On the 53rd anniversary of Merdeka I feel sad and despondent when I think of how hard we have worked to build our beautiful nation of peoples, cultures and heritage only to see its progress and development being threatened by zealots and bigots!
Like many concerned Malaysians, I worry about the current political and socio-cultural trends where groups of people seem bent on destroying the moral fabric of the nation by lashing out at every effort to renew pledges of loyalty and patriotism; where it has become fashionable to be disgruntled and condemning; where selfish, narrow-minded parochialism is replacing the old-world generosity of spirit; where the smug cleverness of this generation is taking over the thoughtful wisdom of our founding fathers; where cynicism and skepticism is fast becoming the order of the day.
I worry about the misplaced exuberance where in the quest for quick decisions and results, the people are becoming impatient and intolerant and, worst of all, scornful of one another’s needs. Whereas in the past there was a careful response to inter-ethnic issues, there is now hasty reaction; whereas before we took time to listen to our neighbour’s grievances, we are now focused on our own problems; whereas in the early days we were appreciative of government efforts, we are now dismissive of them. Paradoxically, the modern quest for rapid economic development and material achievement has only produced selfish competition. In urging the nation to develop its physical resources, there is the danger that its spiritual needs have been neglected.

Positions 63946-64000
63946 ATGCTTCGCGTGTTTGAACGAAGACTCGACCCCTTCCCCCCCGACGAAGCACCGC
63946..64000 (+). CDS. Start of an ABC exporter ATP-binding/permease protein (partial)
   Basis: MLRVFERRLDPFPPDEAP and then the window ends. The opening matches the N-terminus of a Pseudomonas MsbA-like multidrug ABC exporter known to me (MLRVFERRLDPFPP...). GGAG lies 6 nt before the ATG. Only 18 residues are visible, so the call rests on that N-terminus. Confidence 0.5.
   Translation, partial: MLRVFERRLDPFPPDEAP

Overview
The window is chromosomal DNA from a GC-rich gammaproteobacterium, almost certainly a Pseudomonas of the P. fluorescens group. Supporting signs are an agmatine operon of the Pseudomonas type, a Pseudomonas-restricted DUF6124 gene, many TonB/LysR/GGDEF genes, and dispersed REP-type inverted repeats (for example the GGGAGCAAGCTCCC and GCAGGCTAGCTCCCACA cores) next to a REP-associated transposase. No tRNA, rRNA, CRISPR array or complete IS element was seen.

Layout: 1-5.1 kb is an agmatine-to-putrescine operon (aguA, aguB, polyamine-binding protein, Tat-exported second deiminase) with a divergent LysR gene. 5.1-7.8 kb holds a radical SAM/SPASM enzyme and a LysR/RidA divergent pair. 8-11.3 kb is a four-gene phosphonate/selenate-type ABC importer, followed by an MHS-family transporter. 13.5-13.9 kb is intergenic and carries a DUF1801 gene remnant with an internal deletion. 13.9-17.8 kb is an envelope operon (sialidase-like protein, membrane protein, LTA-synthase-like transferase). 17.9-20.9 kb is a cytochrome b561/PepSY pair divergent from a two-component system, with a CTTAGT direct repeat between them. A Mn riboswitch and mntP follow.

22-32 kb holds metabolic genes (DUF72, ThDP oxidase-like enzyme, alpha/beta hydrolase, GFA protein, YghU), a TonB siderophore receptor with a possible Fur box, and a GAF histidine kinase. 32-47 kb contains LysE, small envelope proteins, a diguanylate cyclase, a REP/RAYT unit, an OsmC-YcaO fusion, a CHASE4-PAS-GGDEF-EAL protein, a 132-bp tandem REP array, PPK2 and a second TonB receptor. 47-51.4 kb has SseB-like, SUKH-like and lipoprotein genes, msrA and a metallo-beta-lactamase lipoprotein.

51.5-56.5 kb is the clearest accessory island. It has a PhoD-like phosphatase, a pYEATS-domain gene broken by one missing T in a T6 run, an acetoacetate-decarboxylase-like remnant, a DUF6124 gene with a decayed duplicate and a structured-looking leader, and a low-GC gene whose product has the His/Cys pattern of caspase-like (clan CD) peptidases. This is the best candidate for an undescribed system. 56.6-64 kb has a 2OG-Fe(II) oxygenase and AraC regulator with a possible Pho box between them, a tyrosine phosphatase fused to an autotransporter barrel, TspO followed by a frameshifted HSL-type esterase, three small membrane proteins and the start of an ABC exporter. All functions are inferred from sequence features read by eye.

A nation’s people are only as good or bad as their leaders and role models in politics and government, in the business and commercial sector, in schools and institutions of higher learning, in their religious and cultural environment, in their homes and family settings. They are influenced by what they see and hear around them in real and virtual time. They will imitate the conduct and behaviour of the people they look up to. Citizens who are selfless and altruistic are nurtured in a community that demonstrates the highest standards of morality and compassion.
On the 53rd anniversary of Merdeka I appeal to the nation’s leaders and role models to reassess their roles and responsibilities, a big part of which is manifested in the way they communicate. They have a duty to refine their rhetoric and lift it to a more intellectual level. There’s no doubt that in this the media’s function as the most visible and audible transmitter of information is crucial. Most of us have few opportunities to interact face-to-face with our leaders and assess them through what is reported in the newspapers, TV and the internet. We can only evaluate what we read or hear. The media must therefore encourage meaningful public discourses and present them in the most vibrant ways.
I appeal to the political leaders to think carefully and articulate substantive viewpoints in the most constructive way. I call on the media chiefs and journalists to focus on the issues that build rather than destroy. I urge the business and corporate heads to exhibit the highest standards of ethics. I plead with the community and religious leaders to promote the highest moral values. I entreat the teachers and educators to nurture thinking and rational students. I implore the parents and family elders to instil discipline and responsibility in their children.
Most of all, I entreat all Malaysians to appreciate God’s bounty in giving us this beautiful nation whose peace and prosperity we must protect with all our heart and soul!